“Well, judge, we have been through this,” he said. “The allegations against the defendants who we represent, obviously also the deputy president, are so far-reaching, it includes collusive, fraudulent, unlawful, corrupt concoction in order to get Mr Daniel away from his land. Now that is, you know, very serious allegations to make. So now our client must, in the face of those allegations, say okay, we will settle with you, and we will pay you X amount of money. They will never do that, because the allegations are so far-reaching and, in our view, not credible.”
While all of this was old hat, what was new — after more than a decade of litigation, with Daniel’s combined legal fees now upwards of R20-million and counsel for the defence drawing at least the same (if not more) from state coffers — was the position of the judiciary.
“Well, I have heard you repeating yourself,” said Judge Sardiwalla. “I hear you and your client’s mandate is very clear as far as you are concerned… [But] I am directing that you will, or you must engage in a constructive, realistic pre-trial conference to reduce the duration of this trial and to narrow the issues as best as you can; not what you sent me as a pre-trial minute. I am not prepared to accept that. It does not deal with 90 percent of the aspects that need to be dealt with.”
The final date that the judge gave for the implementation of his directive was Thursday 29 July, with a “meaningful” pre-trial conference to be held before the deadline. Over three days from 26 July to 28 July, the parties would make a show of carrying out the judge’s orders — although, if the transcripts were any indication, it was clear that the focus was still on what Judge Sardiwalla had called the “skimpy” issues.
On 26 July, much of the day was taken up by the complaint of Hellens that the plaintiffs were leaking information to the press, who, he said, were providing a “distorted version of what happens in these case management meetings”.
On 27 July, the highlight was a lengthy argument between Hellens and Joubert, with the former insisting that the judge should not have been provided with a list of questions for the defendants that included hyperlinks to evidence.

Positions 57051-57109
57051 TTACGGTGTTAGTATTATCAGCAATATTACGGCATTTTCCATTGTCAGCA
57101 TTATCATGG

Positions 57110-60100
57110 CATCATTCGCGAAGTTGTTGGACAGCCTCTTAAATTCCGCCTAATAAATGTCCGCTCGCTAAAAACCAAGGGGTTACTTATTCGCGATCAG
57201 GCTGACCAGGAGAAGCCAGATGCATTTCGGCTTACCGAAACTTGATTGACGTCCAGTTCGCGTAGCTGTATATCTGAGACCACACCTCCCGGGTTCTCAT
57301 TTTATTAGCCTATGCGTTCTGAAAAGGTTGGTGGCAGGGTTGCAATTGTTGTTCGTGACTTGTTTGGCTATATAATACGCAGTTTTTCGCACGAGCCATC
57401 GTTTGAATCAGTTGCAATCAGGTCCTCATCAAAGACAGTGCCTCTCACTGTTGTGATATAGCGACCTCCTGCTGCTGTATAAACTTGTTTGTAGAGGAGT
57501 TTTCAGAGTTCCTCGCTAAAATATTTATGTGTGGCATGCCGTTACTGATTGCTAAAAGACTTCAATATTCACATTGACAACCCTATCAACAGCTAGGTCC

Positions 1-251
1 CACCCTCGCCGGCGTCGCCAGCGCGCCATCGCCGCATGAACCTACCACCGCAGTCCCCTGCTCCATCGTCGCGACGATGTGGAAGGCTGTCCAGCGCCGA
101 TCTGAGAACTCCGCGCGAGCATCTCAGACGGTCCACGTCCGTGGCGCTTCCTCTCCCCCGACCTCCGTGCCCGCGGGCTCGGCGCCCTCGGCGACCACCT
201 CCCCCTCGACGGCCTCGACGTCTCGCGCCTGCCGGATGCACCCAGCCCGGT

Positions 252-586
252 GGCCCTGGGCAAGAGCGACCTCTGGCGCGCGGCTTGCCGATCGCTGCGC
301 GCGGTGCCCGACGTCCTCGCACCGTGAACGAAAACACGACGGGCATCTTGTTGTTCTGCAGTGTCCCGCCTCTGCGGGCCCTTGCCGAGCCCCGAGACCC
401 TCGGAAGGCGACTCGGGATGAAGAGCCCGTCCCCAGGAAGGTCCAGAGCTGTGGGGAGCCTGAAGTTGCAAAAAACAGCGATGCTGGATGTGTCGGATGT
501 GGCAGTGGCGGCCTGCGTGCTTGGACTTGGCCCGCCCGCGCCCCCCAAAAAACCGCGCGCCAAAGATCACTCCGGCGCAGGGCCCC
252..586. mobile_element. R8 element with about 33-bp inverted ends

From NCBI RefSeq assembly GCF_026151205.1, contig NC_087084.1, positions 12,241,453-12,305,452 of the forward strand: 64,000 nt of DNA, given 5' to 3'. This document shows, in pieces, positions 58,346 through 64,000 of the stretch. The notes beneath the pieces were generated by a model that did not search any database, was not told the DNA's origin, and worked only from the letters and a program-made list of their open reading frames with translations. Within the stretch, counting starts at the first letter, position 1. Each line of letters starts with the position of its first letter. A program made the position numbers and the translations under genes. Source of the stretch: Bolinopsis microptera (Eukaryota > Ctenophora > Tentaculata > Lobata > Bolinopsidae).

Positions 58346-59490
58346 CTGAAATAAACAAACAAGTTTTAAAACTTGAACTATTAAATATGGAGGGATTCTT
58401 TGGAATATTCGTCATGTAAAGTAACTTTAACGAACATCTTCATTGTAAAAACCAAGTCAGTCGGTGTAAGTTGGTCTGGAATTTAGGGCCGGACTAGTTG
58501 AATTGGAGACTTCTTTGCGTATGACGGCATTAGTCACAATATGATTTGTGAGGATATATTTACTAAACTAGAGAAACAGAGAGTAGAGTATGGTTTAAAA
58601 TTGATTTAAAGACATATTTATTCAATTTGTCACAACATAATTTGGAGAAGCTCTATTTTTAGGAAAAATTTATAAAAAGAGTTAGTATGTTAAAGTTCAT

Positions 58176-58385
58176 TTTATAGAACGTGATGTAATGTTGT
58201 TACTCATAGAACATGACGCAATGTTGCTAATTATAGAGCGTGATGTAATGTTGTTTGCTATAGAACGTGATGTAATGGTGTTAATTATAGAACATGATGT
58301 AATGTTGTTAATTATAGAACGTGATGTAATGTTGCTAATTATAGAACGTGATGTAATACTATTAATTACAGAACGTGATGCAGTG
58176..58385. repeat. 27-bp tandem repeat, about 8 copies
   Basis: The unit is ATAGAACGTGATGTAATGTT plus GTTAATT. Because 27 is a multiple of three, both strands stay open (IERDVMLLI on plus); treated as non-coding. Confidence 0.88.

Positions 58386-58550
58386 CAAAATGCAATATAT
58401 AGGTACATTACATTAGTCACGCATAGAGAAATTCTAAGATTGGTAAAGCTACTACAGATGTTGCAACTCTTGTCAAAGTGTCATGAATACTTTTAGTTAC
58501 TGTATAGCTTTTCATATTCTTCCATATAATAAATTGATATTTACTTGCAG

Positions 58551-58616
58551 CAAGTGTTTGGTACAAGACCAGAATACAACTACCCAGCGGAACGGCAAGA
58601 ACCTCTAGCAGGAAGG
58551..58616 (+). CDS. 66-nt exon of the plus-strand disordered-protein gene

“You have done hyperlinks to evidence,” said Hellens, “to which the judge as a case manager should not be exposed and potentially disqualifies him from sitting as the judge. May I ask in small letters, how dare you do that?”
Joubert, for his part, was resolute.
“Mike, I am not going to be engaging in a debate about the law at this moment in time. I do not think it is worth doing. I do not agree with what you are saying.”
And then, on the morning of 28 July, just as proceedings had kicked off, Joubert once again went for the jugular. As was customary at the start of the day, all the parties introduced themselves, with Hellens stating that he was “for the seventh defendant”.
Said Joubert: “Thank you, Mike. Mike, I just want to ask you that, I think at one of the meetings earlier you said you were still acting for the deputy president. Is that correct or not?”
Hellens: “I am acting for the seventh defendant.”
Joubert: “So not for the deputy president?”
Hellens: “The deputy president is no longer a defendant.”
Joubert: “No, I just wanted clarity on that. Thank you for clarifying that. So…”
Hellens: “In so far as he is implicated in any wrongdoing by way of allegations made against him, obviously I act for him. But he is not a defendant any longer. You removed him as a defendant…”
Joubert: “Ja, but your, the reason for you being here is that you are representing the seventh defendant. Not…”
Hellens: “In whatever guise you are raising the seventh defendant’s conduct.”
Joubert: “Okay. Thank you very much for clarifying that.”
Of course, the point of Joubert’s line of questioning was that there was still no clarity on the issue. And neither would there be any further clarity on the judge’s broad directive. On 29 July 2021, Joubert opened with the observation that there had been general “obstructiveness and evasiveness” over the previous three days, with counsel for the defendants answering only 10 of the 55 questions put to them.
As for the threat of Hellens that he would seek the judge’s recusal, Judge Sardiwalla asked for the objection to be put to him directly — but Hellens, when challenged, backed off. The judge, as all the parties were by now well aware, was determined that the matter would settle or run.